Plant management will have a pre-defined route for the audit walk-through that will move the auditor from cooked product areas back to raw product areas (reverse product flow). The plant audit team should maintain control of the audit—to a point. In fact, the plant should make arrangements to have an “advance team” move along the pre-arranged route just ahead (and out of sight) of the auditor to remove any items from the path of the auditor that either may have been overlooked or just occurred (as is likely in a real-world production environment). Where possible, any findings or comments made by the auditor during the course of the walk-through should be immediately addressed. When these situations are taken care of, it should be communicated to the auditor. If nothing else, this will let the auditor know that the plant is responsive to food safety and/or quality deficiency resolution.

The auditor’s main focus during the walk-through should be direct or potential product contamination or adulteration. He or she also will be reviewing the GMPs of the plant associates, the pest control station conditions and position, the points in the process where CCPs are monitored, and the physical conditions of the plant and surrounding grounds. The auditor will be making the determination if the plant is doing what is written in its food safety program manuals. Additionally, the auditor may ask the responsible personnel questions regarding food safety and/or quality procedures at key process areas to establish level of competency and training.

After the walk-through is complete, all plant personnel who were present for the opening meeting should be present for a closing meeting. This is another opportunity for the plant to demonstrate that it takes the audit process very seriously across all departments. The auditor should cover any deficiencies noted during the audit and the plant will verify that the auditor has identified all deficiencies noted such that there will be no surprises when the audit report arrives. Plant management personnel will indicate that they will establish corrective action timelines for any major or critical items noted by the auditor and that the plant will do everything within reason to achieve higher food safety/quality standards.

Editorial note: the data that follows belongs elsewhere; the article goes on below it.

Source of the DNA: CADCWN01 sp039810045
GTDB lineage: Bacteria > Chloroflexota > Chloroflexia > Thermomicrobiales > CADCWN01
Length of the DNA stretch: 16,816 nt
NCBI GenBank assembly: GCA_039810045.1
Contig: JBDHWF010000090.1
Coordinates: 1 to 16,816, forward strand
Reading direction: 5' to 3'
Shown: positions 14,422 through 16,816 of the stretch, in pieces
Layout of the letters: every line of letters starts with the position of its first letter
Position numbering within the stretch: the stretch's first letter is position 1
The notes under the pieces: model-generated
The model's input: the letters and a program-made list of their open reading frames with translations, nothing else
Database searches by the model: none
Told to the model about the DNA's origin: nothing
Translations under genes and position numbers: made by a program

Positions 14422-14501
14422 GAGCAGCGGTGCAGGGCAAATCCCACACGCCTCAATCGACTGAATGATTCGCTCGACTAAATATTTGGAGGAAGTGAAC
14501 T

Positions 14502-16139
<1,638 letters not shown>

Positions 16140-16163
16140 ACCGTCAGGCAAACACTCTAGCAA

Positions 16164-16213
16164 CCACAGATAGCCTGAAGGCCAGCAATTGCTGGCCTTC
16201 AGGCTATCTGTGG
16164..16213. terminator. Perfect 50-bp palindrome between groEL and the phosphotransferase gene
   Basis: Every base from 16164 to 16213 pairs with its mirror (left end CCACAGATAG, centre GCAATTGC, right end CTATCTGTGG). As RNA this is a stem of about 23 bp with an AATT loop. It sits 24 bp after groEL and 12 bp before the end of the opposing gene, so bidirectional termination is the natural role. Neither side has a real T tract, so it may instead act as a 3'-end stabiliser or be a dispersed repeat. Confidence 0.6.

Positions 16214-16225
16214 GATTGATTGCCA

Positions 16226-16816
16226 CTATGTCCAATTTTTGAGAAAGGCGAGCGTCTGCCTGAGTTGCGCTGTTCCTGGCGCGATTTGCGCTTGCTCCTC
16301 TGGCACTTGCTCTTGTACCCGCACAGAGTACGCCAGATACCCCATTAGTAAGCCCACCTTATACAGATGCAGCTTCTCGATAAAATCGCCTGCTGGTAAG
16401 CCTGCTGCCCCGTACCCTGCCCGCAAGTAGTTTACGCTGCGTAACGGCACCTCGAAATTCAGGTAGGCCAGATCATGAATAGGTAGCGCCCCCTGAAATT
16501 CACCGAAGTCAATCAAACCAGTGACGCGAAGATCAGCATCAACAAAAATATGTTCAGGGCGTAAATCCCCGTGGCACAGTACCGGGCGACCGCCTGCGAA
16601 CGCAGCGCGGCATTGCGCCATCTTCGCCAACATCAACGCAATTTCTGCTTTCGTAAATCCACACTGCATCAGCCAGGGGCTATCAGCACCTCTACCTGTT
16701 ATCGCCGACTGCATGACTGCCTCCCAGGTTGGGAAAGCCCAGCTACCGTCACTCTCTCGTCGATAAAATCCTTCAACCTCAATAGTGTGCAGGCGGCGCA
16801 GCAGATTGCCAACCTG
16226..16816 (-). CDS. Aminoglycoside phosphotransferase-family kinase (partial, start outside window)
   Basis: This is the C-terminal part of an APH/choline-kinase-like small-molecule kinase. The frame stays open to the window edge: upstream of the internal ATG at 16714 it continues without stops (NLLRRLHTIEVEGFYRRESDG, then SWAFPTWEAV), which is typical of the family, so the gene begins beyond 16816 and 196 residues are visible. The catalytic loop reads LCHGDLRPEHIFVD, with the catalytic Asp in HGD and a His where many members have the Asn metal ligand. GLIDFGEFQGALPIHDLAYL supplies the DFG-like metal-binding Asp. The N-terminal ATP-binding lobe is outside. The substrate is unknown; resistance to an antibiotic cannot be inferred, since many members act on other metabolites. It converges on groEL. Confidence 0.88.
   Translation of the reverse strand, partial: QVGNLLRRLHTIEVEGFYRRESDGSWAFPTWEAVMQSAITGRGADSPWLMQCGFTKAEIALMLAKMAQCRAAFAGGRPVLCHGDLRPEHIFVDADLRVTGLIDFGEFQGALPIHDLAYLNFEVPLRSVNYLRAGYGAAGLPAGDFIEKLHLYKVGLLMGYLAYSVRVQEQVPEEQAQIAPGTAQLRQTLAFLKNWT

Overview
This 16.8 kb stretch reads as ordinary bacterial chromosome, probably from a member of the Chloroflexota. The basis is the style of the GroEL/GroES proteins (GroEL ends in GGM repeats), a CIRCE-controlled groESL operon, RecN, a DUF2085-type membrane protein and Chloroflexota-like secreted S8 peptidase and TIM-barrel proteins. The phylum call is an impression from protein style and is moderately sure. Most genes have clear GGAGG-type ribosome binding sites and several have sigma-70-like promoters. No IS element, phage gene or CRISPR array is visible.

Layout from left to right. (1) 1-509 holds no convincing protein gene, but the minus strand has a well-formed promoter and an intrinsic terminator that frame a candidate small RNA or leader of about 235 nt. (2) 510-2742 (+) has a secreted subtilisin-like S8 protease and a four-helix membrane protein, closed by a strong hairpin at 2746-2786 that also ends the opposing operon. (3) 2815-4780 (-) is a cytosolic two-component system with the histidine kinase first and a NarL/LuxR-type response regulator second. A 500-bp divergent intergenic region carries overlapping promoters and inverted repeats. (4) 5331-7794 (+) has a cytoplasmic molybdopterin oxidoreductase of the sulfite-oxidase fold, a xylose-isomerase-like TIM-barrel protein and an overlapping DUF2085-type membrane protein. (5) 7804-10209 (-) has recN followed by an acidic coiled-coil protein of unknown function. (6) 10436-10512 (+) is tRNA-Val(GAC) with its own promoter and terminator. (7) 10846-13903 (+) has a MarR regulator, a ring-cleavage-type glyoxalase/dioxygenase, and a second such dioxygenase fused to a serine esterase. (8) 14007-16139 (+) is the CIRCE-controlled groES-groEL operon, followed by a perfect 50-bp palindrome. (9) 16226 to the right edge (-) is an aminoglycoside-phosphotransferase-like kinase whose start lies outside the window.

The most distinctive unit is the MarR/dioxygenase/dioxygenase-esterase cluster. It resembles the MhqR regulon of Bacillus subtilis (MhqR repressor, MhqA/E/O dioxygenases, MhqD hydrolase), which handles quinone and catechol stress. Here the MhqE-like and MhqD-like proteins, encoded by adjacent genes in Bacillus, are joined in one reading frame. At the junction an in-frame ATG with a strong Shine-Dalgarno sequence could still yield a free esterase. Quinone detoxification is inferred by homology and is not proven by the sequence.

The 10 Most Common Plant Audit Pitfalls
Even the best preparation and facility conditions will invariably result in some “non-conformance” findings during an audit. Here is a “Top 10” list compiled from our experiences with common errors made by facilities and what other food companies have reported to be troublesome, with suggestions about how to avoid making the same mistakes:

1. Lack of or Inadequate Self-assessment Program. Self-audits are vital in providing opportunities for improvement and preparation for efficient third-party audits. They allow facilities to identify deficiencies in facility condition or in the plant food safety and quality assurance programs. Identification of these deficiencies should lead to corrections that will not only improve plant safety and quality performance, but also will improve preparation for and scoring on the third-party audits.

Lack of a self-audit program or infrequent self-assessments will result in failure to identify inadequacies in the food safety and quality systems or in the GMPs. Failure to take corrective action on findings will also result in repeat findings of inadequacies and will negatively impact audit final outcome. The most difficult part of the self-assessment program is the corrective action and follow-up. The system must be designed in a manner that it can be consistently and effectively maintained. This typically requires the involvement and support of a cross-functional facility team.